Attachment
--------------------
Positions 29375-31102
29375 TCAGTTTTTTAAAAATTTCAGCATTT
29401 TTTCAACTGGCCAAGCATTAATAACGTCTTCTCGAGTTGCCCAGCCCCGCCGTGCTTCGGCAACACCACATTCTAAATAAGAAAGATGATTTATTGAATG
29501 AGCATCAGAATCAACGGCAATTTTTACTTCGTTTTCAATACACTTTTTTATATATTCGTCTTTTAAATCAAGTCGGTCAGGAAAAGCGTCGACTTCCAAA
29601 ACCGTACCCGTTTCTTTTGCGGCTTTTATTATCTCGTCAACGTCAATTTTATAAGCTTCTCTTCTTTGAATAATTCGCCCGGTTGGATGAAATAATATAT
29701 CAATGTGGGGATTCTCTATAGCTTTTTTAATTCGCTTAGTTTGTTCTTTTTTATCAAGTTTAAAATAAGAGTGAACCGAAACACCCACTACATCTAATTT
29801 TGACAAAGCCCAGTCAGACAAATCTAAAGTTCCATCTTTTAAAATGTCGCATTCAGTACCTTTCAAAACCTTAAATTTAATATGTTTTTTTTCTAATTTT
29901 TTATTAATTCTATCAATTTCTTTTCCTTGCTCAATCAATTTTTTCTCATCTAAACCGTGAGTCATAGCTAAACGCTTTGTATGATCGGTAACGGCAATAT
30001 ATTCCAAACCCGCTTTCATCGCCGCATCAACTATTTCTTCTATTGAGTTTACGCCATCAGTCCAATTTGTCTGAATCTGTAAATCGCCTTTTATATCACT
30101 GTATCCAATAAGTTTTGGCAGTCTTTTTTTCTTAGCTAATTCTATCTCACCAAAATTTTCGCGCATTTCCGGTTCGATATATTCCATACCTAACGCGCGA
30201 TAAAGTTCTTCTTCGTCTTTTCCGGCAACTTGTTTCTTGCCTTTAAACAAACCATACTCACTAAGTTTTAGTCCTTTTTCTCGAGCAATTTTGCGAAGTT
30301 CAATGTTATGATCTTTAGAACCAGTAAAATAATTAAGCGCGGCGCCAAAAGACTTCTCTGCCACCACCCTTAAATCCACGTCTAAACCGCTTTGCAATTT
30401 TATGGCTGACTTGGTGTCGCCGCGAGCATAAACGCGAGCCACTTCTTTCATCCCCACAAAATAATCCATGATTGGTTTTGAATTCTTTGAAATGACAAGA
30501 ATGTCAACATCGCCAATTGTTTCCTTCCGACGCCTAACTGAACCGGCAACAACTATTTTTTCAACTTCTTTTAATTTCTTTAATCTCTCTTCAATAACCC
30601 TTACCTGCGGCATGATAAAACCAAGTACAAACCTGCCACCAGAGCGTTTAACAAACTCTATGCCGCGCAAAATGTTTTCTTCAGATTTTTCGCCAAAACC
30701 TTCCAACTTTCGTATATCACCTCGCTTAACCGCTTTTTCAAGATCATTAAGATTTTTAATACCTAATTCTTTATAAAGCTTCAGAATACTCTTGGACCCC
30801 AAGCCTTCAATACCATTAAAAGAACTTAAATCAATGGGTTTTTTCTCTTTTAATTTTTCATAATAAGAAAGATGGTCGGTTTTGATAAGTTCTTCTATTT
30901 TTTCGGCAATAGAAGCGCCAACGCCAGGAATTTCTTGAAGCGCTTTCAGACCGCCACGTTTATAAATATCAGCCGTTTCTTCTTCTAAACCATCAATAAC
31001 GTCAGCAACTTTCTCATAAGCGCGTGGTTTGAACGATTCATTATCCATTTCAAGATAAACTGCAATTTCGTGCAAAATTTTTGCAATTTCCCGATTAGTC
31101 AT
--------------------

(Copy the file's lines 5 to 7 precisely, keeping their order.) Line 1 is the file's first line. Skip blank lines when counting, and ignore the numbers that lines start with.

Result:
29601 ACCGTACCCGTTTCTTTTGCGGCTTTTATTATCTCGTCAACGTCAATTTTATAAGCTTCTCTTCTTTGAATAATTCGCCCGGTTGGATGAAATAATATAT
29701 CAATGTGGGGATTCTCTATAGCTTTTTTAATTCGCTTAGTTTGTTCTTTTTTATCAAGTTTAAAATAAGAGTGAACCGAAACACCCACTACATCTAATTT
29801 TGACAAAGCCCAGTCAGACAAATCTAAAGTTCCATCTTTTAAAATGTCGCATTCAGTACCTTTCAAAACCTTAAATTTAATATGTTTTTTTTCTAATTTT